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Br J Gen Pract. 2019 May;69(682):e294-e303. doi: 10.3399/bjgp19X702209. Epub 2019 Mar 25.

Impact of GP gatekeeping on quality of care, and health outcomes, use, and expenditure: a systematic review.

Author information

1
Department of Primary Care and Public Health, School of Public Health, Imperial College London, London, UK; Department of Community Medicine, Faculty of Medicine, Khon Kaen University, Khon Kaen, Thailand.
2
Department of Primary Care and Public Health, School of Public Health, Imperial College London, London, UK.
3
Faculty of Medical and Health Sciences, University of Auckland, Auckland, New Zealand.

Abstract

BACKGROUND:

GPs often act as gatekeepers, authorising patients' access to specialty care. Gatekeeping is frequently perceived as lowering health service use and health expenditure. However, there is little evidence suggesting that gatekeeping is more beneficial than direct access in terms of patient- and health-related outcomes.

AIM:

To establish the impact of GP gatekeeping on quality of care, health use and expenditure, and health outcomes and patient satisfaction.

DESIGN AND SETTING:

A systematic review.

METHOD:

The databases MEDLINE, PreMEDLINE, Embase, and the Cochrane Library were searched for relevant articles using a search strategy. Two authors independently screened search results and assessed the quality of studies.

RESULTS:

Electronic searches identified 4899 studies (after removing duplicates), of which 25 met the inclusion criteria. Gatekeeping was associated with better quality of care and appropriate referral for further hospital visits and investigation. However, one study reported unfavourable outcomes for patients with cancer under gatekeeping, and some concerns were raised about the accuracy of diagnoses made by gatekeepers. Gatekeeping resulted in fewer hospitalisations and use of specialist care, but inevitably was associated with more primary care visits. Patients were less satisfied with gatekeeping than direct-access systems.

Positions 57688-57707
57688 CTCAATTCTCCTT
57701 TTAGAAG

CONCLUSION:

Gatekeeping was associated with lower healthcare use and expenditure, and better quality of care, but with lower patient satisfaction. Survival rate of patients with cancer in gatekeeping schemes was significantly lower than those in direct access, although primary care gatekeeping was not otherwise associated with delayed patient referral. The long-term outcomes of gatekeeping arrangements should be carefully studied before devising new gatekeeping policies.

KEYWORDS:

gatekeeping; healthcare expenditure; healthcare use; patient care; primary care; referral and consultation

PMID:
30910875
PMCID:
PMC6478478
[Available on 2020-05-01]
DOI:
10.3399/bjgp19X702209

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